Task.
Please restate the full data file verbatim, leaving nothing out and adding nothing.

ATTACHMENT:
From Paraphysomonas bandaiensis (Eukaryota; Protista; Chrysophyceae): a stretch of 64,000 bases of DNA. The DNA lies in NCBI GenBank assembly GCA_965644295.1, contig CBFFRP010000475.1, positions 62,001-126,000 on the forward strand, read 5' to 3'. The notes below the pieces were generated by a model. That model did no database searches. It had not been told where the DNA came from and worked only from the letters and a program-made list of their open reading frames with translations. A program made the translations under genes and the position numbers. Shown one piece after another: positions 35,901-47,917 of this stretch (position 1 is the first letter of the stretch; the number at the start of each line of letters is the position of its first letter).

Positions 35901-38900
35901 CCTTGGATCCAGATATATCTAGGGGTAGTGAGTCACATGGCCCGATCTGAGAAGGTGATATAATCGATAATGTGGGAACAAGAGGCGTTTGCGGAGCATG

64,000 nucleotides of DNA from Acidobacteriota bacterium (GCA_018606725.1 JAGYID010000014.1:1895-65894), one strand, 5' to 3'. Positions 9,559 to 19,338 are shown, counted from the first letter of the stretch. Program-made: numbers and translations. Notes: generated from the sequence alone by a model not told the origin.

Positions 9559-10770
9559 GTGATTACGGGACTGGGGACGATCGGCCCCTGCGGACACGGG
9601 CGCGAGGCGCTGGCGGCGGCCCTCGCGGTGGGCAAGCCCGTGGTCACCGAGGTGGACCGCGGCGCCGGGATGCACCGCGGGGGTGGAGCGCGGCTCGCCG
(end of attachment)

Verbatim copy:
From Paraphysomonas bandaiensis (Eukaryota; Protista; Chrysophyceae): a stretch of 64,000 bases of DNA. The DNA lies in NCBI GenBank assembly GCA_965644295.1, contig CBFFRP010000475.1, positions 62,001-126,000 on the forward strand, read 5' to 3'. The notes below the pieces were generated by a model. That model did no database searches. It had not been told where the DNA came from and worked only from the letters and a program-made list of their open reading frames with translations. A program made the translations under genes and the position numbers. Shown one piece after another: positions 35,901-47,917 of this stretch (position 1 is the first letter of the stretch; the number at the start of each line of letters is the position of its first letter).

Positions 35901-38900
35901 CCTTGGATCCAGATATATCTAGGGGTAGTGAGTCACATGGCCCGATCTGAGAAGGTGATATAATCGATAATGTGGGAACAAGAGGCGTTTGCGGAGCATG

64,000 nucleotides of DNA from Acidobacteriota bacterium (GCA_018606725.1 JAGYID010000014.1:1895-65894), one strand, 5' to 3'. Positions 9,559 to 19,338 are shown, counted from the first letter of the stretch. Program-made: numbers and translations. Notes: generated from the sequence alone by a model not told the origin.

Positions 9559-10770
9559 GTGATTACGGGACTGGGGACGATCGGCCCCTGCGGACACGGG
9601 CGCGAGGCGCTGGCGGCGGCCCTCGCGGTGGGCAAGCCCGTGGTCACCGAGGTGGACCGCGGCGCCGGGATGCACCGCGGGGGTGGAGCGCGGCTCGCCG